Museum on a mission to `Mars'

Martin pursues seaplane from World War II era

February 15, 2007|By Andrew Schaefer | Andrew Schaefer,sun reporter

Retired engineer and businessman Gilbert Pascal says he has been interested in airplanes since he was in a stroller, and he likes to fly around the country in his Cessna with his wife, visiting museums.

Recently, he traveled across the continent in hopes of landing a much larger plane: the 140,000-pound, Middle River-born Martin Mars, the largest production seaplane ever built.

Pascal is chairman of the Glenn L. Martin Maryland Aviation Museum's board, and he describes the endeavor to bring the Mars back from British Columbia to where it was built as a "natural pursuit."

"Sometimes," he said, "you've got to put in extra effort to make something happen."

The museum has teamed up with the British Columbia Aviation Council to bid for two Martin Mars planes. The parties would not discuss the bidding process, pointing to a gag order from TimberWest, the Canadian logging company that is selling the planes.

But the Martin museum has raised more than $70,000 in grass-roots contributions and is seeking corporate and government donors, according to spokesman John Tipton.

The county government has helped the museum with public outreach and targeting potential donors, and it might put money toward the effort in the future, according to spokeswoman Ellen Kobler.

The county and the state granted the museum $125,000 toward studying the feasibility of an expansion plan in 2006, before the Mars became available, Pascal said. The study will likely be conducted this summer.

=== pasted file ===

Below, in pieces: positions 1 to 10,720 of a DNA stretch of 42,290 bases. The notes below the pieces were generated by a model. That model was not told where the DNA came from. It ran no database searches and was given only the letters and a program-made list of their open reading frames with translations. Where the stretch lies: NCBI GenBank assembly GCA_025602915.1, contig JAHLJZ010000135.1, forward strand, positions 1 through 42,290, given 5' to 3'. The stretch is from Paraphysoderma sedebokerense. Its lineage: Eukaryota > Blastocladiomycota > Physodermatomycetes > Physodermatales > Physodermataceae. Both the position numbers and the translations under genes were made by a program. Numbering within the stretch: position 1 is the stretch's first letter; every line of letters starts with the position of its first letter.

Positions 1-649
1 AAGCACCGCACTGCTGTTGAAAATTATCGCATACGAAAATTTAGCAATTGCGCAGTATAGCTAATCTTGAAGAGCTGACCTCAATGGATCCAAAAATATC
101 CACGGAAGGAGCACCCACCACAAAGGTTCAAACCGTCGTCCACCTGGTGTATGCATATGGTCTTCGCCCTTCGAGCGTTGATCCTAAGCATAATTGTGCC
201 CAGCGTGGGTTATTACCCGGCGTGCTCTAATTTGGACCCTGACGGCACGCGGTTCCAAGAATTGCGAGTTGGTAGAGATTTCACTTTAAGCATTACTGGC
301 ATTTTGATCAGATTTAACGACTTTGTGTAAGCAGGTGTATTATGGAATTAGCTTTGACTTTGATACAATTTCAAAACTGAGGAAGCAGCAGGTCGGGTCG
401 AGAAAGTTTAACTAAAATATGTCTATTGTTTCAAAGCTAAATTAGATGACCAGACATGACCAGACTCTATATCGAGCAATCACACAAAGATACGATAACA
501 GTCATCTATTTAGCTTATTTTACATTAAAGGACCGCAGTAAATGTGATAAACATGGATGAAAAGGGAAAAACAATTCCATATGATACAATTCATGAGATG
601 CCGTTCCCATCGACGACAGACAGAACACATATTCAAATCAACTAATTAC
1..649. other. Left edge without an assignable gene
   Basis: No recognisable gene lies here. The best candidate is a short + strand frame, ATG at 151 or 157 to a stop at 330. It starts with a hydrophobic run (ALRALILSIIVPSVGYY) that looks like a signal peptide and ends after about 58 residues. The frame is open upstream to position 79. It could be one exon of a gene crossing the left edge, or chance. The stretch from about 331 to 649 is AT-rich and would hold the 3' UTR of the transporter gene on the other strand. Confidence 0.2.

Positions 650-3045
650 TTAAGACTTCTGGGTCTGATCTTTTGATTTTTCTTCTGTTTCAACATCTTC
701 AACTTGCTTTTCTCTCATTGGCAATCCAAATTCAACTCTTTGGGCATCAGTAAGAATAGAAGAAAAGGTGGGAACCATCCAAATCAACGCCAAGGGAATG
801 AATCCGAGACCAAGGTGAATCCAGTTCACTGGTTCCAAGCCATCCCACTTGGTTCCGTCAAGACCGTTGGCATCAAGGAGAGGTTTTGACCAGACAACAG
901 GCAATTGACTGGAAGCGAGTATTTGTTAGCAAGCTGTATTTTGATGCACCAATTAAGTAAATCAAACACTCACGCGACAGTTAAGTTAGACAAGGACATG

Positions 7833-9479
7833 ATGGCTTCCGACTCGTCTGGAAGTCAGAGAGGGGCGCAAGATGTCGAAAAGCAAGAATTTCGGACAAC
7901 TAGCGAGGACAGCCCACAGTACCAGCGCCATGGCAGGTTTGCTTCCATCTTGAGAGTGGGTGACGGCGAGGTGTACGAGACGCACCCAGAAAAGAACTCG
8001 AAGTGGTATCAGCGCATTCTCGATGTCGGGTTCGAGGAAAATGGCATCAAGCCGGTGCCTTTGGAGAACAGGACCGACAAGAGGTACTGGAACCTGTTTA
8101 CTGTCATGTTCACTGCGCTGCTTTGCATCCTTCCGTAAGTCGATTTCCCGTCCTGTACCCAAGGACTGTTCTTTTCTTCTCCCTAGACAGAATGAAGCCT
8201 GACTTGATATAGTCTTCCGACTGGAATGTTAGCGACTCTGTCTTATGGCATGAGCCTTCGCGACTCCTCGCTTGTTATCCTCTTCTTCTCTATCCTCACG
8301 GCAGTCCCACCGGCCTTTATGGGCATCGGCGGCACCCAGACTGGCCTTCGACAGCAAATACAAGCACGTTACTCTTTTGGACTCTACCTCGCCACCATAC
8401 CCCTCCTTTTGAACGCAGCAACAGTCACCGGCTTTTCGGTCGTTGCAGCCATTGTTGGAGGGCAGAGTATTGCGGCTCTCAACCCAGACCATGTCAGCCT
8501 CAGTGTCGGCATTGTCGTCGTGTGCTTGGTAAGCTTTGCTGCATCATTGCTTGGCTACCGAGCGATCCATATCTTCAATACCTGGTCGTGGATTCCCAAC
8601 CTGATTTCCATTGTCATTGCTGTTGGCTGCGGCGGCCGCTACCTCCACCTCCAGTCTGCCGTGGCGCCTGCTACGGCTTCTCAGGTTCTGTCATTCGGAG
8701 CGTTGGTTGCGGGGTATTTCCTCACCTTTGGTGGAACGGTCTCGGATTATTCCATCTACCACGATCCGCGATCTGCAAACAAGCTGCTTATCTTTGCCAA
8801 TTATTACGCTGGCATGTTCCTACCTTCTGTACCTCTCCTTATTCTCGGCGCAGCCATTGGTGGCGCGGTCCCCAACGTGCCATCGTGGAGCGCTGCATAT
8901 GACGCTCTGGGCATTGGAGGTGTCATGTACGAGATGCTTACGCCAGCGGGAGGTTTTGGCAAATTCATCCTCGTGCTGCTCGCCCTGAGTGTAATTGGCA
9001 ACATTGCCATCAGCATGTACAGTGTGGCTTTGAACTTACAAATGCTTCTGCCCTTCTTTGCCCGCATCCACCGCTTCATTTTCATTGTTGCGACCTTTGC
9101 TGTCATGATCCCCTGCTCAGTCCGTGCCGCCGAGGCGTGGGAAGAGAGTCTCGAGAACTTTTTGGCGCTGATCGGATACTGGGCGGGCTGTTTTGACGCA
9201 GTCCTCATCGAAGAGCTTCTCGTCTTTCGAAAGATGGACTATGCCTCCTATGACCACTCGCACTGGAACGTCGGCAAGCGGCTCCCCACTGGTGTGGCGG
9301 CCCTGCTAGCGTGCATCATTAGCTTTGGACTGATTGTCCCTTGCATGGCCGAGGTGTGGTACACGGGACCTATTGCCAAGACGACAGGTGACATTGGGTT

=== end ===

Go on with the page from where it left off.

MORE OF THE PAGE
Museum volunteer Joe Single said many visitors are former Martin employees or their relatives, who come to fondly remember their days with the company or look up photos and records of friends and family. He said the Mars could be turned into a monument to the factory workers who played a crucial role in the United States' victory in World War II.

"These people were a part of something," said Single. "They were fighting back."

Working together allows the museum and the British Columbia group to eliminate each other as competitors, said museum archive director Stan Piet. He said working with the Canadian partners has been helpful because they know the area and its aviation resources.

In British Columbia, Pascal and other museum volunteers worked with members of the British Columbia Aviation Council to deliver a presentation to TimberWest, said Tipton. The company has given no timetable for a decision, but the museum hopes to hear back within two months, said Piet.

TimberWest is considering potential buyers' plans for the planes, which include continuing to use them in their current capacity as waterbombers for firefighting and putting them on display, said manager of public relations Steve Lorimer. He declined to say whether all final bids are in.

The first Mars, built to serve as a bomber, was launched from Middle River's Dark Head Creek in 1941, according to a history of the plane on the museum Web site. Because it was too slow for combat, the Mars was redesigned to serve as a transport plane, and its long-range capacity and enormous size helped it play important roles in the Pacific during World War II and the Korean War.

Andy Serrell, an 83-year-old retired Navy pilot who flew the Mars' last scheduled military flight in 1956, said the Mars was his favorite plane to fly in his 32 years of service. He liked its size, capability and dependability.

After the Navy phased them out, a Canadian logging company purchased the four remaining Mars planes and converted them into waterbombers. One was lost in a training accident and another to a hurricane, but the remaining planes are icons in British Columbia.

In their decades of service, the planes have saved lives, millions of dollars in personal property and billions of dollars in forestry resources, said British Columbia Aviation Council President & CEO Rollie Back.

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